Encouraging innovation and growth with standards
How do standards encourage innovation and growth?
Businesses looking to commercialise emerging technologies are part of a developing business ‘ecosystem’, and the stronger they can exploit the networks within the ecosystem, the faster the market for their products will grow.
The development of standards can help an emerging technology ecosystem rally round the issues to promote successful commercialisation of new products. This is why standards can make such a difference to the success of innovative businesses: they create a common framework for innovation and establish the ‘rules of the game’. Standards set the framework by defining common vocabularies, establishing the essential characteristics of a product or service, and by identifying the best practice within the ecosystems that will ensure successful outcomes.
Once these rules are in place, the pace of innovation will be accelerated and success will be much more likely.
The difference a ‘set of rules’ makes
- You’re less likely to duplicate what’s already been produced, allowing you to concentrate on the activities within your business and product that really add value.
- Your product or service will more easily be integrated with the rest of the ecosystem.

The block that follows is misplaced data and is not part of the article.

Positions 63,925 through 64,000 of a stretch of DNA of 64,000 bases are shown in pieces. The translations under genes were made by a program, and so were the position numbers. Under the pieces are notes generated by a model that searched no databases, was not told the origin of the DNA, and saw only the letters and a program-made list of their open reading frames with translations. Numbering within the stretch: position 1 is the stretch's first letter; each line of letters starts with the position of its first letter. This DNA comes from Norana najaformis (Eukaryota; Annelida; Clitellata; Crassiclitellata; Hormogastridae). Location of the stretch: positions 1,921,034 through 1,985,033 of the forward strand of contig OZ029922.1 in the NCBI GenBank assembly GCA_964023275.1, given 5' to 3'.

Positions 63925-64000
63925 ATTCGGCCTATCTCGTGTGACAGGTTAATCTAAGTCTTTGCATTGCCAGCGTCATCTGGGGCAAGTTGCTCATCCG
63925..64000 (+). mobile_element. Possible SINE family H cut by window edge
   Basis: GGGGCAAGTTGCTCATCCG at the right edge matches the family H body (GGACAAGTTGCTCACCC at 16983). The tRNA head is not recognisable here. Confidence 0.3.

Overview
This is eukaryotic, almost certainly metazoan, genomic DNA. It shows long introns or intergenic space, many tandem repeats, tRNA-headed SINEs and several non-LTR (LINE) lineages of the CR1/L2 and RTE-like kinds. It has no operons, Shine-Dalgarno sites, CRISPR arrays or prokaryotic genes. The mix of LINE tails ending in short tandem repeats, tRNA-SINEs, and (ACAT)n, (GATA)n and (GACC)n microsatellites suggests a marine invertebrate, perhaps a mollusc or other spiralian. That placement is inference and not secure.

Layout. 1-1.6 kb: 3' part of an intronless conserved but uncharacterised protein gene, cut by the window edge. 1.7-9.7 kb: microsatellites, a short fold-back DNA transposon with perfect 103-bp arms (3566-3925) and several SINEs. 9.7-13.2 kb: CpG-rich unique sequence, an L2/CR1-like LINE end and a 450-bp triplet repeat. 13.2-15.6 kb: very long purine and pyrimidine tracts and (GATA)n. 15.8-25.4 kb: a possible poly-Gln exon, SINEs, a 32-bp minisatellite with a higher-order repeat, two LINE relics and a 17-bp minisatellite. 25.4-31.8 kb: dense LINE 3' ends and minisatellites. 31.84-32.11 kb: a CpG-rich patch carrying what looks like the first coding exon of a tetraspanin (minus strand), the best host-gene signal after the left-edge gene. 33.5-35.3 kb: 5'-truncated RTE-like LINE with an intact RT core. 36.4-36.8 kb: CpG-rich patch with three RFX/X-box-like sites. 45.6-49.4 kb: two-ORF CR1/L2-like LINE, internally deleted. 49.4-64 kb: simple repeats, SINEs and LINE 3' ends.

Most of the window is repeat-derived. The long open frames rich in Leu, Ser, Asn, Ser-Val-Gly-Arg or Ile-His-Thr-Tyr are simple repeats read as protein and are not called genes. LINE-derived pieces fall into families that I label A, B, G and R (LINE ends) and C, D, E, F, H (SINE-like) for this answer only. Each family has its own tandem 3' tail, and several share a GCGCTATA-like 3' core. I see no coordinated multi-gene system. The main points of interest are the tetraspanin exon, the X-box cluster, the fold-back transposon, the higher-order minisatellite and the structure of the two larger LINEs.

- Investors have more confidence that the innovation will be successful.
New standards are being developed all the time as new sectors, markets and business models emerge, and the sooner these standards are in place, the faster and more efficiently growth occurs.
Adding efficiency to innovation
Standards also provide a tried and tested framework for taking new ideas from the drawing board or development bench all the way to commercial production. They define the essential parameters, the safety considerations, testing processes, and how to move to prototyping and scale-up.
Thriving in a world of complex innovation networks
The commercial exploitation of emerging technologies is seen today as key to the future success of the manufacturing sector. This is a new kind of high value manufacturing, and it operates very differently from the traditional supply chain-based manufacturing model.
Today’s high value manufacturing sector is a complex global system, with large numbers of different businesses each operating across a number of industrial sectors. These businesses interact with each other in highly complex and interlinked value chains, trading not just raw materials and components, but also data and services.
In this world success depends on the number of successful connections and interactions a business can establish, and the connections in turn depend on ‘interoperability’, or the ability to work to the same set of rules or within the same framework.
Standards are a key tool to surviving in a fast moving, highly complex 21st century global economy.